What you want is a no foreign transaction fee credit card. And these days, those no foreign transaction fee credit cards are plentiful … even within Chase.

Which Chase Cards Offer No Foreign Transaction Fee?

Chase offers several credit cards that impose no foreign transaction fee. It just depends on what you want, or if you are loyal to a particular airline. The only downside is that all of them charge an annual fee of $95 to $99.

Chase Sapphire Preferred:

  • No foreign transaction fee.
  • 60,000 bonus points after spending $4,000 on the card in the first months (that’s worth $750 toward travel when redeeming the points through Chase Ultimate Rewards).
  • 2X points on travel and dining at restaurants worldwide & 1 point per dollar spent on all other purchases.
  • Get 25% more value from your points when you redeem through Chase Ultimate Rewards, meaning, for example, you get 1,250 worth of value for each 1,000 points redeemed.
  • $95 annual fee.

Southwest Rapid Rewards Premier Card:

  • No foreign transaction fee.
  • 40,000 bonus points after spending $1,000 in the first months.
  • 2 points per $1 spent on Southwest purchases. x points on Southwest Airlines purchases; 1x on everything else.
  • 6,000 bonus points after your cardmember anniversary points every year on card anniversary.
  • $99 annual fee.

United Explorer Card:

  •  No foreign transaction fee.
  • Earn 40,000 Bonus Miles after you spend $2,000 on purchases in the first 3 months your account is open. Plus, earn an additional 20,000 Bonus Miles after you spend $8,000 total on purchases in the first 6 months after your account is open.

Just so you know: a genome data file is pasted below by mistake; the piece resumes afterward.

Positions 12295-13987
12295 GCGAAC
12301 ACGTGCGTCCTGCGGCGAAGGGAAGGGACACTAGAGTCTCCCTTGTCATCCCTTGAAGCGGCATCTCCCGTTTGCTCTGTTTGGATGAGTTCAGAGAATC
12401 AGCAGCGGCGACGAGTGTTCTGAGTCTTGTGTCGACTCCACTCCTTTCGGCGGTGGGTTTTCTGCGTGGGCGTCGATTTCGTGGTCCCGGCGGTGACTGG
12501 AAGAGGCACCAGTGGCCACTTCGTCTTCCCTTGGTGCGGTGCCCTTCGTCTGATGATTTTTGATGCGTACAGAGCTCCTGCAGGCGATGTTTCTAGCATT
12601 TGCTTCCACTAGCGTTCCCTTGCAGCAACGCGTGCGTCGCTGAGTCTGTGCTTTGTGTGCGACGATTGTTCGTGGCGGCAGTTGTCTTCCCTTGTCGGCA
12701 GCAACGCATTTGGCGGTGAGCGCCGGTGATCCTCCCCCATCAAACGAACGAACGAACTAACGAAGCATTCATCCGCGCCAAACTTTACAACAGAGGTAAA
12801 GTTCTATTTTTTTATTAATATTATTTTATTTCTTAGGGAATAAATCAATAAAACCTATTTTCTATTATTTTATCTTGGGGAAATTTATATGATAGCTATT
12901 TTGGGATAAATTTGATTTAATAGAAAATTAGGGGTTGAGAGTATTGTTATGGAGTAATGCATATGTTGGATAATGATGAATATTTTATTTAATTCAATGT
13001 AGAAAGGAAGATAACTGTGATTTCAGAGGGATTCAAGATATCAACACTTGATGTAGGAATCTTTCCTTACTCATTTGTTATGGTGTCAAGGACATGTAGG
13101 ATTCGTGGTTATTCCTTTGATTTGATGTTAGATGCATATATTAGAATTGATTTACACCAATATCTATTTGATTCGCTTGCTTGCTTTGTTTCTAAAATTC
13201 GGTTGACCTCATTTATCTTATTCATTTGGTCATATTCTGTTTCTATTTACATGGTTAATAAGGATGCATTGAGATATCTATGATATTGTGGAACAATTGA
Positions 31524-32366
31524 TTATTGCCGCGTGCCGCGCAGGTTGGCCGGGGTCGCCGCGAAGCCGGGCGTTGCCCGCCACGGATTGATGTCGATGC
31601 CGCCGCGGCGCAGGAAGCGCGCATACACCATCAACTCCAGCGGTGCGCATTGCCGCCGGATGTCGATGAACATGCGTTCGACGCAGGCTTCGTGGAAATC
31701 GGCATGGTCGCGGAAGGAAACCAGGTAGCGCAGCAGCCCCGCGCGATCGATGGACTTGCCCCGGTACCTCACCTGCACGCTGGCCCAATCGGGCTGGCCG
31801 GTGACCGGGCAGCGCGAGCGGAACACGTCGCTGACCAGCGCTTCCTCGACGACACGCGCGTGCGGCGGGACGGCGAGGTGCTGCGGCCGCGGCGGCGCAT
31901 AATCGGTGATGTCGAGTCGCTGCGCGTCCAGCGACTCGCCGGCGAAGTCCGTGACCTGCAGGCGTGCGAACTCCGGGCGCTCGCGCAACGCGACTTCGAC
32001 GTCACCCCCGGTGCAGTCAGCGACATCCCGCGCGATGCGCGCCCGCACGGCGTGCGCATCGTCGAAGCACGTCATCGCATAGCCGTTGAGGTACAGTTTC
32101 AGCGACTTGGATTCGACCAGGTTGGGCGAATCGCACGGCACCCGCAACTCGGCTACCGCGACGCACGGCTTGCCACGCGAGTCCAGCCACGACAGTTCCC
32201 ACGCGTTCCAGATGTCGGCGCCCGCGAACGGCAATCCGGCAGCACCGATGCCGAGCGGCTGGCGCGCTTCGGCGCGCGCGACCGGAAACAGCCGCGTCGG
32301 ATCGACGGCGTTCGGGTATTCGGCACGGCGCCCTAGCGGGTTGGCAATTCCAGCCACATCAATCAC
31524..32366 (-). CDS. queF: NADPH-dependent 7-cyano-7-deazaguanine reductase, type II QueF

•  Earn 2 miles per $1 spent on tickets purchased from United.x miles at hotels, restaurants and for United Airlines purchases.
  •  1x miles on everything else.
  •  Free checked bag for cardmember and companion on United-operated flights.
  •  Priority boarding.
  •  2 United Club passes on each anniversary.
  • Up to $100 credit when you use your card to pay for Global Entry or TSA PreCheck.
  • 25% back as a statement credit on all United inflight purchases, including food, beverage and onboard WiFi.
  • Annual fee: $0 first year $95 after that.

Ink Business Preferred Card:

  • No foreign transaction fee.
  • 80,000 bonus points after you spend $5,000 on purchases in the first 3 months after account opening. That's $1,000 toward travel rewards when you redeem through Chase Ultimate Rewards®.
  •  3x points on the first $150,000 in spending each year on travel, shipping, telecom services (Internet, cable, phone), and advertising purchases made with social-media sites and search engines.
  • Unlimited 1x points on everything.
  • Get 25% more value from your points when you redeem through Chase Ultimate Rewards, meaning, for example, you get 1,250 worth of value for each 1,000 points redeemed.
  • Annual fee: $95.

Other Credit Cards with No Foreign Transaction Fee

Of course, Chase isn’t the only company offering no foreign transaction fee credit cards. You will find these cards all over the place.

And if you do any level of travel overseas, you absolutely want to consider what are the best credit cards for international travel.

As a global travel myself – and a long-time financial writer – here are a few non-Chase cards that I think are worthy of consideration:

Credit Cards with No Foreign Transaction Fee

Capital One VentureOne Rewards Card:

  •   No foreign transaction fee.
  • 50,000 bonus miles after spending $3,000 in first 3 months.